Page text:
• Replies: 1671

    It’s looking pretty decent. I don’t think the steel is super. Here is one technique you can use to get that vertex really crisp:

    Take a coarse stone perpendicular to the edge and file the edge edge flat both on the long portion of the blade (only the width of the stone away from the vertex, not the whole length) and also on the tanto portion. Keep filing until the two lines form a crisp intersection, then sharpen the knife as you normally would. That should get you the geometry you’re looking for.

    I was so about to suggest this… This is really the only practical way to fix the lines and point. Other way to do the tip part if that’s the only thing messed up is to remove metal from the spine side and make it more of a drop point.

    #21349
    Steven N. Bolin
    Participant
    • Topics: 47
    • Replies: 456

    I’m struggling here. I have no clue what I’m doing wrong. My geometry is nice and crisp, but the edge is wide at the tip.

    Any advice would be greatly appreciated.

    Thanks in advance! :cheer:

    Attachments:
    #21350
    Zamfir
    Participant
    • Topics: 17
    • Replies: 344

    2 things come to mind.

    1) position of the knife in the vise when doing the tip. If you are keeping the blade in the vise at the same location for both the flat and the tip, the tip is farther down and the angle will be different.

    2) If the tip actually is thicker material wise, this will happen because you have to remove more material to get the same angle.

    I was thinking about sharpening a tanto blade just today. If it were me, I would sharpen the flat, remount the knife so the tip is up and nice and flat..readjust the rods so the angle is the same as it was for the flat using the angle cube…do the sharpie trick so I could see where my angle is going to end up..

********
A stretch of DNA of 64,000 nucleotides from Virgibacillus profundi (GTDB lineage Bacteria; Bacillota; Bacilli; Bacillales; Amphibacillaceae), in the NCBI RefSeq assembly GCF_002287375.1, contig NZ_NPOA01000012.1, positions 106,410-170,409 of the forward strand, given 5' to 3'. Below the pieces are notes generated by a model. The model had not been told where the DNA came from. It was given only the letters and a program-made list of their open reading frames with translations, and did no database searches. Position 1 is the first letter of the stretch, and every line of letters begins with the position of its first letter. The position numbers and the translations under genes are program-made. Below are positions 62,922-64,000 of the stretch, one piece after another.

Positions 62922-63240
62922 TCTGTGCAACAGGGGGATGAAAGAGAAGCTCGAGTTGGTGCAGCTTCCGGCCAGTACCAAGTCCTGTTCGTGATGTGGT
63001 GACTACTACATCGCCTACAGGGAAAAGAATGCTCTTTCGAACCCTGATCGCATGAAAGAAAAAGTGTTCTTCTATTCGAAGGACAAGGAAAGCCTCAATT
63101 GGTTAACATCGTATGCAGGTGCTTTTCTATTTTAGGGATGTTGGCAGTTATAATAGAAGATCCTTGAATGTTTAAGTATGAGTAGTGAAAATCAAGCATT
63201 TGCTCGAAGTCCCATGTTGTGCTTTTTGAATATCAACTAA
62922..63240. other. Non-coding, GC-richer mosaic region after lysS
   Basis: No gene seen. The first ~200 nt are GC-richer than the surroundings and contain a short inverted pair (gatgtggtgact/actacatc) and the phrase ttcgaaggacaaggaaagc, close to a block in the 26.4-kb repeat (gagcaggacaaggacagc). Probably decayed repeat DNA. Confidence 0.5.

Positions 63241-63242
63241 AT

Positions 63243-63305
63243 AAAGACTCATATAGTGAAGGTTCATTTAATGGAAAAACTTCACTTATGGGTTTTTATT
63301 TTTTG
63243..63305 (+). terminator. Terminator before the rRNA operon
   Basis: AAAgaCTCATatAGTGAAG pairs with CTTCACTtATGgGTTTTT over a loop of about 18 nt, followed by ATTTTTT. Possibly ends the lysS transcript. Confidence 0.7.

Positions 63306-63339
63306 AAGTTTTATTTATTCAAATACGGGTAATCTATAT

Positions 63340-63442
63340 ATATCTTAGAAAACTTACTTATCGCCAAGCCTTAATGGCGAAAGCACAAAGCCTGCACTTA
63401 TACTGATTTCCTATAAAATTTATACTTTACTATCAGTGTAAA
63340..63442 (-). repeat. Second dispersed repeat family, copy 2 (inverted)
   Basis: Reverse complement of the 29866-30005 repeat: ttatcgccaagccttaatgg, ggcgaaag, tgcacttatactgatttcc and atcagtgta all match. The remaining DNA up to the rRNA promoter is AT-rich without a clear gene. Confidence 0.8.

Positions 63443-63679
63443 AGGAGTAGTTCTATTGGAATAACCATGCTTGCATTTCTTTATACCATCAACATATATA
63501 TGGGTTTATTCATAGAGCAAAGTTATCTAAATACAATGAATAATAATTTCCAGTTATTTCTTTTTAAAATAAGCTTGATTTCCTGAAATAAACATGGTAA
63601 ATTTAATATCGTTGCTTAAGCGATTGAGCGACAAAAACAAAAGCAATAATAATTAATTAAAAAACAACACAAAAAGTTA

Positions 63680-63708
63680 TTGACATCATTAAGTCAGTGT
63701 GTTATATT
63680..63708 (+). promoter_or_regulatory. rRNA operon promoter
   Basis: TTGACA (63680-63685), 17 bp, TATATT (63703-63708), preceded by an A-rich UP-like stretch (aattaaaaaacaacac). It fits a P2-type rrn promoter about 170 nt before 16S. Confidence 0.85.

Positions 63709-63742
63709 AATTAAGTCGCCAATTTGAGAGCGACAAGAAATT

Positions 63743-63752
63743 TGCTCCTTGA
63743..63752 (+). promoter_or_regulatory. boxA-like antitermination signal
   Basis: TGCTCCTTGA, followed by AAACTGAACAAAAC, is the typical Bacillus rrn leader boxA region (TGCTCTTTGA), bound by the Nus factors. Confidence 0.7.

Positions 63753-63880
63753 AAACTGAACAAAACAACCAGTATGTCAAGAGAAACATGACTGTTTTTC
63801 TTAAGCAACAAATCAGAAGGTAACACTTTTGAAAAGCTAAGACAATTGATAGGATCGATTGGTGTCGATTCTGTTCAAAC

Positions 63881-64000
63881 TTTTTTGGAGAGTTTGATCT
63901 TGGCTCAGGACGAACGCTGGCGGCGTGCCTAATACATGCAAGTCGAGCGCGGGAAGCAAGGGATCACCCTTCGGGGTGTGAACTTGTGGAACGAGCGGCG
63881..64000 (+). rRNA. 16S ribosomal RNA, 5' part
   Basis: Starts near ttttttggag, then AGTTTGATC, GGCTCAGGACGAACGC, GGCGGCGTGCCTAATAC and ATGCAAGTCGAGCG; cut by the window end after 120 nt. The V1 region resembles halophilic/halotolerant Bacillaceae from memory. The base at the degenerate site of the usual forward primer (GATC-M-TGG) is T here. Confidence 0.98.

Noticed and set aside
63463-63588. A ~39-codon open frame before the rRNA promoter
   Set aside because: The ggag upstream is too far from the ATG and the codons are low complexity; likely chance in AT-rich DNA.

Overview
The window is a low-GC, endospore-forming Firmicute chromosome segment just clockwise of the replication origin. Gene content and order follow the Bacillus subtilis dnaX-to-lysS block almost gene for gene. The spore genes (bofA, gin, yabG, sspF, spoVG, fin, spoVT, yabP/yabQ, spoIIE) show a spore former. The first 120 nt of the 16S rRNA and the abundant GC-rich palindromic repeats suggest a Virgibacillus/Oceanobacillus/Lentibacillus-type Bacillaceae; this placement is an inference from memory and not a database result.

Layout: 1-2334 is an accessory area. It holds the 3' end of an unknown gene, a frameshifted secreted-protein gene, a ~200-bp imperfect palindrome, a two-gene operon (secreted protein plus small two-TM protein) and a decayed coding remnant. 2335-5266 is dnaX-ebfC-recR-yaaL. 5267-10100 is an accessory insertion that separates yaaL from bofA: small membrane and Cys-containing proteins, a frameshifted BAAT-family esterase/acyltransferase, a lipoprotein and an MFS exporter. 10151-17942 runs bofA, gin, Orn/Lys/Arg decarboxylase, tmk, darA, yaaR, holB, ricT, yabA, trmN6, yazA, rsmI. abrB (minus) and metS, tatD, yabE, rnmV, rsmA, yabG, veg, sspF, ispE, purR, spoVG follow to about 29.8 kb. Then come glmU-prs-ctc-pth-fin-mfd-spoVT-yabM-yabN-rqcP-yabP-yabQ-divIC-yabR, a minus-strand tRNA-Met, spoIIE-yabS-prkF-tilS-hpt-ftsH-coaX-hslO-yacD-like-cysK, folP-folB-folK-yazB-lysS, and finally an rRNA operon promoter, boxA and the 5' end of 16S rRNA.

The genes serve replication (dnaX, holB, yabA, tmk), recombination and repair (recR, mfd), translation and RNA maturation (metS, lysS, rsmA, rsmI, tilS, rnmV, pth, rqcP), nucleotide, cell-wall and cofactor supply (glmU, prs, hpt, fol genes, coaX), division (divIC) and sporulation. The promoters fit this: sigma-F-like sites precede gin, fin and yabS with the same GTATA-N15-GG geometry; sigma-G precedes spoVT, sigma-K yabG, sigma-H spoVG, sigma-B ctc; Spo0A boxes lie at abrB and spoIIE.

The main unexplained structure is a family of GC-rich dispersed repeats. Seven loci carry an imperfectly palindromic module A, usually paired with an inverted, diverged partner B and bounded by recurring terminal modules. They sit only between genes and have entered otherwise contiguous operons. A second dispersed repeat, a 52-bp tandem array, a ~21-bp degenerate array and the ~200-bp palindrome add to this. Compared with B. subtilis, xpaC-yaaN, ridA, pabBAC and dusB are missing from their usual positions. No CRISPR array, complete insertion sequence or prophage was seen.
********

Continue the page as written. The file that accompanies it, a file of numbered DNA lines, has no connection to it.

this happened a bit to my knife because the tip is wider material than at the flat part of the blade. And it was not even a tanto.

    #21359
    Josh
    Participant
    • Topics: 89
    • Replies: 1671

    I’m struggling here. I have no clue what I’m doing wrong. My geometry is nice and crisp, but the edge is wide at the tip.

    Any advice would be greatly appreciated.

    Thanks in advance! :cheer:

    that’s because your blade geometry is thickening up at the tip. You technically need to re-grind it… like this 😀

    even if a tip is all buggered up then you can flatten the tip (i.e. grind the edge directly into a diamond plate to make it nice and pointy and not rounded) and then sharpen/regrind.

    #21360
    Daniel maloon
    Participant
    • Topics: 10
    • Replies: 209

    That’s clean Josh!

    #21361
    Steven N. Bolin
    Participant
    • Topics: 47
    • Replies: 456

    Hey guys. Thanks for all the awesome feedback.

    After looking at some photos online, I actually see many tanto blades with bevels that gradually get wider at the tip. And it totally makes sense now that I realize the tip does in fact get thicker.

    I’ll post some pics after I regroup and give it another shot! :woohoo: